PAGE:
Racism and Discrimination
The classroom teacher will likely initiate discussion about the topics of racism and discrimination in the classroom. See the introduction (above) for ideas to spark this essential "talk."
The English teacher paired the students(some groups of three) for the learning stations, attempting to place less independent learners with stronger students.
At Kinkora High, the English Teacher was actively involved when the students completed the learning stations in the school library and assessed the extent to which the students had learned about these key concepts (following the learning stations and throughout the reading of the novel in the classroom) before they began the final phase of this unit, the individual projects.
The teacher-librarian took responsibility for organizing the learning stations. With the classroom teacher, she facilitated the students' learning and assessed their work in the library (including the evaluation/marking of the various activities).
Schedule for Activities and Time Frame - The learning stations required three (73) minute classes in the school library. An additional twenty minutes was needed for students to complete the evaluation forms.
Teacher and teacher-librarian introduce students to the projects. These stations are designed to introduce you to some of the themes included in your class novel, "To Kill A Mockingbird." These stations will also help you decide on a project (to complete following the reading of the novel). Please refer to the list of Project Suggestions that follows these stations.Step 2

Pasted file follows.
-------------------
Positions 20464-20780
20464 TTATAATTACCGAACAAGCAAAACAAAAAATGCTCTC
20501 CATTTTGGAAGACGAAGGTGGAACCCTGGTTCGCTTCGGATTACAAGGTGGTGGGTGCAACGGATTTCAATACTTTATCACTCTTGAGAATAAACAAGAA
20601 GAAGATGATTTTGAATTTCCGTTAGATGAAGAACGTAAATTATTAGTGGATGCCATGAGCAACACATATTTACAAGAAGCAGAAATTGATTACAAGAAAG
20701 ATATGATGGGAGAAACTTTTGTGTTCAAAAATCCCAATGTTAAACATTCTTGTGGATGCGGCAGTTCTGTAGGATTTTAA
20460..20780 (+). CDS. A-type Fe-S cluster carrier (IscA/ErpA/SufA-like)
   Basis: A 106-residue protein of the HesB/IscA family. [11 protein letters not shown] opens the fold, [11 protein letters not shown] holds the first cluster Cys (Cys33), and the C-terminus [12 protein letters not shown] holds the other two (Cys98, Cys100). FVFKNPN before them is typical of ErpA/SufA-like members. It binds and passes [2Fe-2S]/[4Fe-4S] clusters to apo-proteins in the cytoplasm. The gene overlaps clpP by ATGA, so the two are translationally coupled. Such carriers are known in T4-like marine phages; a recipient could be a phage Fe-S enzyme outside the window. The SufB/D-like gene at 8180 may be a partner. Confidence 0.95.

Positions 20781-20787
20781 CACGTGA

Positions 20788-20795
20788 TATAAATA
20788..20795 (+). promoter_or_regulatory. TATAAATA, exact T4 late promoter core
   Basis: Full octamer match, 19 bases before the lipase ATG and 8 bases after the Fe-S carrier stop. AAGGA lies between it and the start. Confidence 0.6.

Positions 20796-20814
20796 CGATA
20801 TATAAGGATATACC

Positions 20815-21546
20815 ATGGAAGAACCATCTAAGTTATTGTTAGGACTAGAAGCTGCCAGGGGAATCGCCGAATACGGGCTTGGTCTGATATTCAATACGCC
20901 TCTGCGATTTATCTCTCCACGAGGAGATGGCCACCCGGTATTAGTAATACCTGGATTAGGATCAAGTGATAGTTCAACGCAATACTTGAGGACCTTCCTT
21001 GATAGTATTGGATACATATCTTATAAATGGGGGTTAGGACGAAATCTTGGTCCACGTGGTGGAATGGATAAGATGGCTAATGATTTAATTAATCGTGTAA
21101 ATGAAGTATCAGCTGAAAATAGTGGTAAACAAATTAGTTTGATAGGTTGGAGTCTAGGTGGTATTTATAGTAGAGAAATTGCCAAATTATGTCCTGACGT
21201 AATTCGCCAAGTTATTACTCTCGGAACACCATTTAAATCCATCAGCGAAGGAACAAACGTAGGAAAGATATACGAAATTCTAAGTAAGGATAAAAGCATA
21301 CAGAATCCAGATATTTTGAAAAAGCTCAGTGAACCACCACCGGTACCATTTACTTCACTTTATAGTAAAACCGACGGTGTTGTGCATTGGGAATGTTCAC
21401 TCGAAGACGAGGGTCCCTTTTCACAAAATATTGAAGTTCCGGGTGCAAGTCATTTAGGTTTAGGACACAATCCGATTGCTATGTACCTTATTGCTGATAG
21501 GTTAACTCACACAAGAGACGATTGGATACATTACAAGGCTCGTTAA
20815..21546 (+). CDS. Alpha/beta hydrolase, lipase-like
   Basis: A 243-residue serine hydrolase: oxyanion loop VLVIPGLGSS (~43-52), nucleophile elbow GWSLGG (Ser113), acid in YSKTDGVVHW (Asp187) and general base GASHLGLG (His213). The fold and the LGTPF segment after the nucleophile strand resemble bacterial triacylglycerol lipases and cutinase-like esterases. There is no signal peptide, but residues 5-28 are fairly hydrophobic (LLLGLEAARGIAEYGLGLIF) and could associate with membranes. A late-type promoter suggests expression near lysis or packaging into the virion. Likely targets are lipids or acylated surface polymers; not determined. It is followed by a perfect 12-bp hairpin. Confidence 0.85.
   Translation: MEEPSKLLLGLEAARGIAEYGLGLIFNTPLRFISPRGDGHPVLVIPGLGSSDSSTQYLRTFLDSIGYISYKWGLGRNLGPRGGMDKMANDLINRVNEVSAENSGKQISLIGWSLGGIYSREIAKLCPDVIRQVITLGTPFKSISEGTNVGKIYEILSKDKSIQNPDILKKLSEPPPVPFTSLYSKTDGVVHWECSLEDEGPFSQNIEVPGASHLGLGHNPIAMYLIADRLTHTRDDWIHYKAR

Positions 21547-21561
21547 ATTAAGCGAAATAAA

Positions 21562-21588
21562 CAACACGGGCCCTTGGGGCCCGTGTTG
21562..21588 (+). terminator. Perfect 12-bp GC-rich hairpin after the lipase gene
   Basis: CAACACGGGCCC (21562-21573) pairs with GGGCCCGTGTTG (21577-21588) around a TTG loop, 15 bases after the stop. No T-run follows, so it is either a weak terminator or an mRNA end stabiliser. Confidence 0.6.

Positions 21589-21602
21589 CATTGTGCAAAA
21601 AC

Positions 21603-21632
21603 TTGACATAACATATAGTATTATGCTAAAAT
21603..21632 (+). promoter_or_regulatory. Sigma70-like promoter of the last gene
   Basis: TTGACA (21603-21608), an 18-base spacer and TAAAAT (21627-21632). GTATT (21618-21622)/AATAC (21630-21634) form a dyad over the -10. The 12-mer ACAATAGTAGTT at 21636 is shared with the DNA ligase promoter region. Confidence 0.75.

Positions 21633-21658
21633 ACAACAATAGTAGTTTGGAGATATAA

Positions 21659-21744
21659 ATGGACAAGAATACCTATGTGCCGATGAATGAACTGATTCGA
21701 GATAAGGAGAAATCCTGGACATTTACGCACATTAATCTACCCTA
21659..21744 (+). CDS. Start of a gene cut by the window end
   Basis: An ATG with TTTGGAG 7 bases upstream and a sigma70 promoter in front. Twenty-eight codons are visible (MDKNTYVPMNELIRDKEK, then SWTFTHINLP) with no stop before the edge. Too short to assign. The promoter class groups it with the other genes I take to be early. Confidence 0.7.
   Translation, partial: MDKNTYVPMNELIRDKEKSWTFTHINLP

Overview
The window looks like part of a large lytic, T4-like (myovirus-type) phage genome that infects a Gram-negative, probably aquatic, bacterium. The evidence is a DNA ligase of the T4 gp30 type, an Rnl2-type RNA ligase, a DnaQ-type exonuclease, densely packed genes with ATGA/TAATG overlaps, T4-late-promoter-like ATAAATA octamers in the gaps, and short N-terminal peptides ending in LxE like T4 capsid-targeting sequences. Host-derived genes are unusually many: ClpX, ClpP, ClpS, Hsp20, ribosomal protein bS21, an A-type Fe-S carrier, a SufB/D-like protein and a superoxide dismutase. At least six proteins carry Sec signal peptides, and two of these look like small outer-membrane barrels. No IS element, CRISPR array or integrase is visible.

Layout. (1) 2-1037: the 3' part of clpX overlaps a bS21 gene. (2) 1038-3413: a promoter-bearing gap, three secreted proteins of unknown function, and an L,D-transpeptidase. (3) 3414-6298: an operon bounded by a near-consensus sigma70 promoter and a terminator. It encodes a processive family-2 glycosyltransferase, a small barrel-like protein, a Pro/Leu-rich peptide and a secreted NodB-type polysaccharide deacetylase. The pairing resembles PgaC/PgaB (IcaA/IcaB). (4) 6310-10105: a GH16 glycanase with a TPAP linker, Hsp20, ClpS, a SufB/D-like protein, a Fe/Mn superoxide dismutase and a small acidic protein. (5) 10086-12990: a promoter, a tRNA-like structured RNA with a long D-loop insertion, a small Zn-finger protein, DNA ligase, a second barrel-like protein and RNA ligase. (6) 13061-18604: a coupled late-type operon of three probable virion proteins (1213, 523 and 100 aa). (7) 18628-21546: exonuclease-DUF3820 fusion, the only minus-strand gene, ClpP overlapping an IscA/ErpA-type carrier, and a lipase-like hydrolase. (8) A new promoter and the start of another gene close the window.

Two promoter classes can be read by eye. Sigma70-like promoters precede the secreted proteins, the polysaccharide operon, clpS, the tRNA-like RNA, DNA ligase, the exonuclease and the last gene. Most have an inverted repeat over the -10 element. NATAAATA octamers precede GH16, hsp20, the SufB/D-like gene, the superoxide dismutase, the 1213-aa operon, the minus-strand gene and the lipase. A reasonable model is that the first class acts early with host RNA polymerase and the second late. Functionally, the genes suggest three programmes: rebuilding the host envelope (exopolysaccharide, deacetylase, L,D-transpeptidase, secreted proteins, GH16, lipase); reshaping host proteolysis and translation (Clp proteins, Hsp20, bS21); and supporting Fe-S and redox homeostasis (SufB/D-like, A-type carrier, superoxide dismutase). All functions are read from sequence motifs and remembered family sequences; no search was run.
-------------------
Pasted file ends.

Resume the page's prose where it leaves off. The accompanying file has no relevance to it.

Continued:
The students spent three 73 minute classes in the school library completing the stations.Step 3
An additional 20 minutes were spent to complete the evaluation forms.Step 4
The subsequent projects were largely completed in the classroom (under the direction of the English teacher) and this part lasted for about 3 weeks, including presentations.
Evaluation: Assessment of Students, Evaluation of Activity and Author Study
Students were assessed according to their efforts (process and answers) for each of the learning stations they completed. Quality answers (showing critical thinking) were emphasized. Students also had to complete evaluation forms in order for their teachers to assess their understanding of the key concepts in this unit. Students were very positive about this unit, this was one of the first opportunities they had had where they were accountable for developing and expressing their own opinions and ideas. Although the topics of racism and discrimination may seem somewhat alien in this small, rural community, the students demonstrated that they did indeed understand the concepts and that they would be more aware and sensitive to their occurrence in their own life experiences and those of others.